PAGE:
When should risk assessment begin?  The short answer is: at the beginning.  When I teach my standard PMP® Exam Prep course, risk assessment is taught on Day 4 of a 5 day class.   From a PMBOK® perspective, there are ten (10) knowledge areas in which risk management is the eighth. This leads many people to believe that risk assessment should be conducted at the end of planning but the reality is that risk assessment should be started during project initiation and shouldn’t stop until the project is completed.

Risk assessment should be included during project initiation when the executives are considering a new project.   Although done very informally, both opportunities and threats should be discussed when evaluating the feasibility of doing any project.  The feasibility study, typically conducted before a large project is funded, is done to address the probability of success and failure of a potential project.

Formal structured risk planning is conducted during the planning phase.  Risk Identification is a brainstorming activity to simply list the threats and opportunities that may arise during a project.  This should be done the same day planning starts, when requirements are being collected.  Because the project is still being progressively elaborated, prioritization of these risk events should not be conducted until later in the planning process at a point where the project management team is confident they understand the risks and can accurately assign probability and impact scores.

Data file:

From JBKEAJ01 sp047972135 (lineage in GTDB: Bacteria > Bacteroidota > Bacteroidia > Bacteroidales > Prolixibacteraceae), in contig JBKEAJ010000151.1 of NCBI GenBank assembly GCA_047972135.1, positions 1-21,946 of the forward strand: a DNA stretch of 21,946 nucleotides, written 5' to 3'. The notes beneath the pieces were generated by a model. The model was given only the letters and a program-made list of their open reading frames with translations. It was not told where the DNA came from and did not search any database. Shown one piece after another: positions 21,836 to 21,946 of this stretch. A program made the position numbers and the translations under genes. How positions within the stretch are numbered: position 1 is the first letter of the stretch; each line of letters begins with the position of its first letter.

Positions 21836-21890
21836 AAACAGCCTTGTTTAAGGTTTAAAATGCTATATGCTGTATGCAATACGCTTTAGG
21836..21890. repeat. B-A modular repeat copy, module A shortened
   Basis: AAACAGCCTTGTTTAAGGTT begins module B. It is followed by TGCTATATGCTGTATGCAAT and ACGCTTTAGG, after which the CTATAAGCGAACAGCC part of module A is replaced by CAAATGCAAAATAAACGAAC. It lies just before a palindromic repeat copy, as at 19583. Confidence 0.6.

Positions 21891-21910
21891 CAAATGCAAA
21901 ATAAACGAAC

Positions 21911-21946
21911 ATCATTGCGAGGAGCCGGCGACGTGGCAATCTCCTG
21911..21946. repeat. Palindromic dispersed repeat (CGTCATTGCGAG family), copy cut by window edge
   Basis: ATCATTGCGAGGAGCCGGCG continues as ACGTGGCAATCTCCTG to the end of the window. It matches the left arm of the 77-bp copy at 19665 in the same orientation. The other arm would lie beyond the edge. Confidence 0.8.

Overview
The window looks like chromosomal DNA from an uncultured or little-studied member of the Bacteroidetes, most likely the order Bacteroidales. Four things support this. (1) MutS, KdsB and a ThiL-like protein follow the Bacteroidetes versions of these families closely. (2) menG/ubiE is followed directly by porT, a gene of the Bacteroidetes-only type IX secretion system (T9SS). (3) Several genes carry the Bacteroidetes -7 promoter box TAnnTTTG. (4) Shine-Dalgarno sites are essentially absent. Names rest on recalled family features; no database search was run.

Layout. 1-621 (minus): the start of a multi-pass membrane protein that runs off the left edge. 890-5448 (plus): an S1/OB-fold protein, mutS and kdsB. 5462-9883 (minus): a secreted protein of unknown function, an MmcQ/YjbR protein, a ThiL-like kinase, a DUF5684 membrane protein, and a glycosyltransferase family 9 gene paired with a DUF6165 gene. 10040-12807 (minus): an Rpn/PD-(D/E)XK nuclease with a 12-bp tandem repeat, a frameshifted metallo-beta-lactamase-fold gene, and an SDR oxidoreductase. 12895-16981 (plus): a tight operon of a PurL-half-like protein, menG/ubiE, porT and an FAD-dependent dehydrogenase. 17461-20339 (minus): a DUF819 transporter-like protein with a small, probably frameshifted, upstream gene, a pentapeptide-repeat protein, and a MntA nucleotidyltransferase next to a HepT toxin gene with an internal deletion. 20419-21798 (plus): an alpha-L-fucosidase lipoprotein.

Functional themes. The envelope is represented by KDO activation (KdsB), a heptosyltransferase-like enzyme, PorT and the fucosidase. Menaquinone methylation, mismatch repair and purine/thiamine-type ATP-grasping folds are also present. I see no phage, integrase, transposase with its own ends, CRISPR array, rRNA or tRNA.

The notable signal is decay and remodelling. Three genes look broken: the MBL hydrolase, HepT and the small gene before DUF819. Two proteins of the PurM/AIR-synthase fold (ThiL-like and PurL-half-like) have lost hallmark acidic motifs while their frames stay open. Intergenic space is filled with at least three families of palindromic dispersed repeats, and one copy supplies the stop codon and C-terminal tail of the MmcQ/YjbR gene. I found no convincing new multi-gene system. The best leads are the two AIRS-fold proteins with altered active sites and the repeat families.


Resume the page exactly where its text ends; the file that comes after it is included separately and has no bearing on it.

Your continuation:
Once the Project Scope Statement is written, Qualitative Risk Assessment can begin.  This should be the point where team members are getting a solid grasp of the scope of the project and can begin assessing the probability and the impact of failure.  Quantitative Risk Assessment should follow to perform a deeper dive into the high probability and high impact events.  Expected monetary values can be calculated to monetarily quantify the risks and summarize contingency reserve. The contingency reserve is a good indicator of the financial risk the project is facing.  The higher the reserve, the greater the project risk.

Risk Responses should be written throughout planning, specifically no earlier than after the qualitative analysis has ended for any given risk event.  Before responses can be written, the project management team must understand the “value” or degree of importance of the risk event.  This understanding will drive the level of detail needed in the response.  Writing a response to the threat of a team member leaving the project should be less cumbersome then writing a response to the threat of a cyber attack.  Regardless of when the response is written, the project management team must work these responses back into the scope of the project.  This will undoubtedly create additional activities and time to the project schedule as well as additional costs.